Roosevelt's initial reaction to the news of the attack on Pearl Harbor was one of relief; the waiting was finally over. As the day wore on, and the extent of the disaster became clear, Roosevelt and the nation were stunned. The President took immediate action putting the US on a war footing. On December 11, Germany and Italy declared war on the US. Roosevelt involved himself in the overall strategy, but appointed the best men for command and let them implement the strategy without interference. Roosevelt was directly involved in everything relating to war production. On December 22, Winston Churchill arrived in Washington for a summit on war plans. Plans were made for a Europe-first strategy. During the initial period the news from the front was grim. The Japanese advanced across the Pacific and German sub- marines were sinking too many ships right off the American coast.
When Roosevelt awoke on December 7 he was troubled. The night before he had concluded that the Japanese would strike. At 1:50 a.m., he received a call from Secretary of War Knox informing him of the attack on Pearl Harbor. His initial reaction was one of relief- the waiting was over. As the extent of the losses at Pearl Harbor became clear, the relief soon turned to anger. The next morning, Roosevelt went before Congress and asked for a declaration of War against Japan. There was only one dissenter. On December 11, the other foot dropped, when Germany and Italy declared war on the United States. This alleviated the need for Roosevelt to make the first move against Germany; a move that might not have been popular.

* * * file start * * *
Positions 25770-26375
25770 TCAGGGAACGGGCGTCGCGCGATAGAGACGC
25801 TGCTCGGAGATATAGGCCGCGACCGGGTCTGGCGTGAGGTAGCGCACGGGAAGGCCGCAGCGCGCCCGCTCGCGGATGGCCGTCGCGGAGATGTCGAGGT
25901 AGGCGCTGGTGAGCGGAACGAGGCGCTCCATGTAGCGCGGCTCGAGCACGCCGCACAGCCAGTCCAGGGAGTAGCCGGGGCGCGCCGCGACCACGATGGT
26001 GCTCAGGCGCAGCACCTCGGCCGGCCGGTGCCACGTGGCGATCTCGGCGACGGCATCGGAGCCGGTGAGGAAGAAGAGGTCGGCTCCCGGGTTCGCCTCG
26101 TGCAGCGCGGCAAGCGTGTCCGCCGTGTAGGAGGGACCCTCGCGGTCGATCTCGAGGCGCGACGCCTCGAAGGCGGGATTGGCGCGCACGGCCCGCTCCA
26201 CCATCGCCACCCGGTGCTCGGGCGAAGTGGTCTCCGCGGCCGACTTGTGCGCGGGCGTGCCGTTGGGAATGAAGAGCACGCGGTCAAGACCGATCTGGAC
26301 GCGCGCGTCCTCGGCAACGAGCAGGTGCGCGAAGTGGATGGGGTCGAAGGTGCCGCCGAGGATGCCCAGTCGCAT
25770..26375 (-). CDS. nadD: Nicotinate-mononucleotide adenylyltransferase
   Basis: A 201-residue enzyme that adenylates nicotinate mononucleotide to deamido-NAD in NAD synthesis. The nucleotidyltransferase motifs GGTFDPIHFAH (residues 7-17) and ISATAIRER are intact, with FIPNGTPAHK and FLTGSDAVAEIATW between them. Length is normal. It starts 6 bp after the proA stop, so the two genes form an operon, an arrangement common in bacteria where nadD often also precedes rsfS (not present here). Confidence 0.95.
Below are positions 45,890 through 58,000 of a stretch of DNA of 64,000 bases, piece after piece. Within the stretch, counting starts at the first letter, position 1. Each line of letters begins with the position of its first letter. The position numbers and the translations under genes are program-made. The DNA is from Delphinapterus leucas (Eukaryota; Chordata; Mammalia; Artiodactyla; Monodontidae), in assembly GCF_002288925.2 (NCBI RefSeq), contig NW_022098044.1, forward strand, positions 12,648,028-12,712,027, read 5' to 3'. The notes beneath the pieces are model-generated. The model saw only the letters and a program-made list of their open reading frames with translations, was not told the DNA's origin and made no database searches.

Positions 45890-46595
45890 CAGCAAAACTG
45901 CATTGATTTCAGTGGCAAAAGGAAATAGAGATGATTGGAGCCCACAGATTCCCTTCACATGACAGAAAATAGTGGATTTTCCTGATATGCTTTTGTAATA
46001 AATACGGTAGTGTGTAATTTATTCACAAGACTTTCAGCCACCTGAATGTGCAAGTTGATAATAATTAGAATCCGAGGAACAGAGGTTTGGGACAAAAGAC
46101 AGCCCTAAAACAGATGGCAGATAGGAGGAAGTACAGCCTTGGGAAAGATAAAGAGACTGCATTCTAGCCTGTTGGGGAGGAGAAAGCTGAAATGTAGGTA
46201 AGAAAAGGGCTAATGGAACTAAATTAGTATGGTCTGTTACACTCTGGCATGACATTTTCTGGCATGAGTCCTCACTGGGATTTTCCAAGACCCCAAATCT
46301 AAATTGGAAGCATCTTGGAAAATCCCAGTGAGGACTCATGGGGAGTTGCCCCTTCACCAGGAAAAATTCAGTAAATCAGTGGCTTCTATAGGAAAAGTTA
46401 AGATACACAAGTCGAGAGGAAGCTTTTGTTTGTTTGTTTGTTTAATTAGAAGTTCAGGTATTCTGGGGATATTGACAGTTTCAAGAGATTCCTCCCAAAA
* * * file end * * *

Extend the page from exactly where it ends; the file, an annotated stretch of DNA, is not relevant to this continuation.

Roosevelt had a Christmas guest in the White house, Winston Churchill. Churchill and his staff arrived to coordinate British and US war plans. At the ensuing conference, war plans were solidified that would make defeating Nazi Germany the first objective of the war. During the conference, Churchill first presented his plan for a joint invasion of North Africa. Roosevelt gave his initial backing for the plan, despite the fact that his military advisors preferred placing all the resources behind a direct attack on France.
Reports from the front, however, were far from satisfactory. The Japanese were rapidly advancing across the Pacific. The Japanese rapidly captured Wake Island. They attacked the Philippines, quickly beating American forces. US forces were withdrawn to the Corrigidor Island and from there to Bataan Peninsula where they were forced to withdraw. The only good news on the Pacific front was an attack on Japan by American B-24 bombers launched from carriers.
In the Atlantic the news was no better. German U-boats were sinking American ships in clear view of the coast.
In the meantime, Roosevelt had taken clear control of the war effort. From the moment of the attack, he became the Commander-in-Chief. He was in charge of overall plans and strategy, while leaving to the military the job of implementing them.